Thursday, November 7, 2013

A Lake Divided

Many people don't realize that the Great Salt Lake is a divided body of water, with each half operating almost independently from the other.

This is not the natural state of affairs.  For centurys, water in the Great Salt Lake could move freely and without restriction.  Then, in the late 1950s, the railroad built an earthen causeway across the lake.  Although a couple of culverts were added to enable some mixing between the two haves, they have remained only loosely connected for many years and their chemical composition is dramatically different.  Most of the freshwater inflow to the Great Salt Lake enters the south half, so the salinity is lower (typically 9–12%) than found in the north half (typically ~28%).  This leads to differences in algeal and bacterial and water color between the two halves that can clearly be seen from space and the ground.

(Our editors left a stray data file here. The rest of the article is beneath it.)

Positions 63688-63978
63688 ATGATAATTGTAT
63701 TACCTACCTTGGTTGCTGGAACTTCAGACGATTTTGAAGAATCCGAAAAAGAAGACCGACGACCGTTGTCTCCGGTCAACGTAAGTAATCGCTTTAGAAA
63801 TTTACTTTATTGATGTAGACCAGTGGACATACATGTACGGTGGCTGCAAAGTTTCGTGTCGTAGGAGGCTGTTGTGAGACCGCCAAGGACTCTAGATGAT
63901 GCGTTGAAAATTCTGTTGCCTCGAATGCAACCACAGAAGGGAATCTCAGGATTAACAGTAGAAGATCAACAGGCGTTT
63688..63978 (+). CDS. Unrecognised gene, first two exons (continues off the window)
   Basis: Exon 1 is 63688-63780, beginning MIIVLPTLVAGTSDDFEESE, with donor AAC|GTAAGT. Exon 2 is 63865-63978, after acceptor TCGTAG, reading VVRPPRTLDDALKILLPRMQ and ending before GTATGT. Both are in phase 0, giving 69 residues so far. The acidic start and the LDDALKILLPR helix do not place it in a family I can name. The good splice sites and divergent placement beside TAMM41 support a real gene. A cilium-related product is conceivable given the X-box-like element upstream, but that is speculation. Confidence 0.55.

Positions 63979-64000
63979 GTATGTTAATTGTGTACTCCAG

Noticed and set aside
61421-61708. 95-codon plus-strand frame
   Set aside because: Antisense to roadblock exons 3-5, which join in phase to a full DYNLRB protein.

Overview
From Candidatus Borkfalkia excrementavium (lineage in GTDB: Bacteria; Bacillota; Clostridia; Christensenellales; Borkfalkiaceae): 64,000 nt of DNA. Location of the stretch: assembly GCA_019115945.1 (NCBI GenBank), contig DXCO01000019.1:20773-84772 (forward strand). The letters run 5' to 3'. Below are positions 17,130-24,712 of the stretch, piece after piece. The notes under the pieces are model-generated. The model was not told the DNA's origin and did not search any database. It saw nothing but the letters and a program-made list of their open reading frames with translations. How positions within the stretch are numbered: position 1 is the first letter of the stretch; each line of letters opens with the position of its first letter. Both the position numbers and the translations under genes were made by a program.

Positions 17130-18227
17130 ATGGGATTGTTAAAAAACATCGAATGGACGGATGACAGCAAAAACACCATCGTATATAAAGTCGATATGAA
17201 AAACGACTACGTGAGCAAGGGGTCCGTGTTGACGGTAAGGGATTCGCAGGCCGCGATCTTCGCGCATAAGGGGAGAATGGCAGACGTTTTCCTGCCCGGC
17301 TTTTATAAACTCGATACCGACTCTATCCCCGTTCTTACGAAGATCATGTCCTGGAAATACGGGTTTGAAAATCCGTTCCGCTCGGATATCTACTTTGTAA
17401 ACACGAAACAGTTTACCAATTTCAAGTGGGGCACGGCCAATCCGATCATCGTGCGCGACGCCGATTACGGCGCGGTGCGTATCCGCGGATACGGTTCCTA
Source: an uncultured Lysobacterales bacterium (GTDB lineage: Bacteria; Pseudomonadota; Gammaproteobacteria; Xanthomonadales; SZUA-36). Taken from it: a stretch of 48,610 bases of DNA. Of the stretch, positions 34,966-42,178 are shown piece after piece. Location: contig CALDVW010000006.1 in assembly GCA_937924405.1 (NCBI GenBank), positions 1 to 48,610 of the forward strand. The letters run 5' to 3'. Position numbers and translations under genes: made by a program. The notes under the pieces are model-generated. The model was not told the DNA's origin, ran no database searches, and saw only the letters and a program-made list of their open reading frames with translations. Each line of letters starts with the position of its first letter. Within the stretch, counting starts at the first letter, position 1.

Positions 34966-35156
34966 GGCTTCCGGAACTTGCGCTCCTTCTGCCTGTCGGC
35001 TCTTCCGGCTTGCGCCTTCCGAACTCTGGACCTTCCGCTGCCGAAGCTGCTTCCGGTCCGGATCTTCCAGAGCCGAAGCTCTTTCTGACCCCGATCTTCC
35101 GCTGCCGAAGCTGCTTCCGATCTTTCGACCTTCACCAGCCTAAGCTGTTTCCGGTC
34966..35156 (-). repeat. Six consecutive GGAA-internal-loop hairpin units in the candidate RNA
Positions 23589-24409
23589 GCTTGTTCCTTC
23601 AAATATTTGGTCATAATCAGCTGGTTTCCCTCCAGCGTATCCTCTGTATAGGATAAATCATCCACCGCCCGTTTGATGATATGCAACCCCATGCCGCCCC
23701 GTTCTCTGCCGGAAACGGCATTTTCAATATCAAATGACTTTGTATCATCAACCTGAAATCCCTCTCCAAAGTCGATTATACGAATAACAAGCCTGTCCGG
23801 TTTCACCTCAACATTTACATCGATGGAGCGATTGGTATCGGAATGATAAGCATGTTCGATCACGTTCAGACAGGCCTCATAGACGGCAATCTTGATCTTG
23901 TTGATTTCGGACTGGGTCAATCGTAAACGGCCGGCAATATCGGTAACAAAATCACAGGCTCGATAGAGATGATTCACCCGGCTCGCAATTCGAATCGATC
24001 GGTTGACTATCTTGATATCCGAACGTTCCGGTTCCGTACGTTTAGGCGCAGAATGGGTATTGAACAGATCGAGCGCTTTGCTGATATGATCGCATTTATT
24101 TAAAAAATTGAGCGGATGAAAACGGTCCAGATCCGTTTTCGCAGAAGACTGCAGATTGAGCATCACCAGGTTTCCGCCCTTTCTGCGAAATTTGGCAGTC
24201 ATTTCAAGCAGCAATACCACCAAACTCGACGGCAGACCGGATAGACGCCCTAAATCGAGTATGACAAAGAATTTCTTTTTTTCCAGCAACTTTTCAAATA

The Great Salt Lake from space.  Source: NASA S135-E-006466.
The Salt Lake Tribune reports this morning that the two culverts have been in a state of decay for many years.  One needed to be plugged last year, the other is currently failing and needs to be plugged for the railroad to continue operations.  This will fully divide the lake once again.  There are discussions about putting in a 180 ft bridge (yet to be designed) to reenable some flow between the two halves.

How to deal with this causeway issue is a remarkably complex question.  Lake salinity will be strongly influenced by how much water can flow between the two halves, with direct ecological and economic consequences.  Thus, I expect this will be a contentious issue and a remarkable case study in the management (or mismanagement) of coupled human and natural systems.


  1. The first time I saw the north side of the lake I thought it was pink lemonade!

  2. It's been a long time since my chemistry classes but one would think their would be a way of generating energy based on the salinity difference.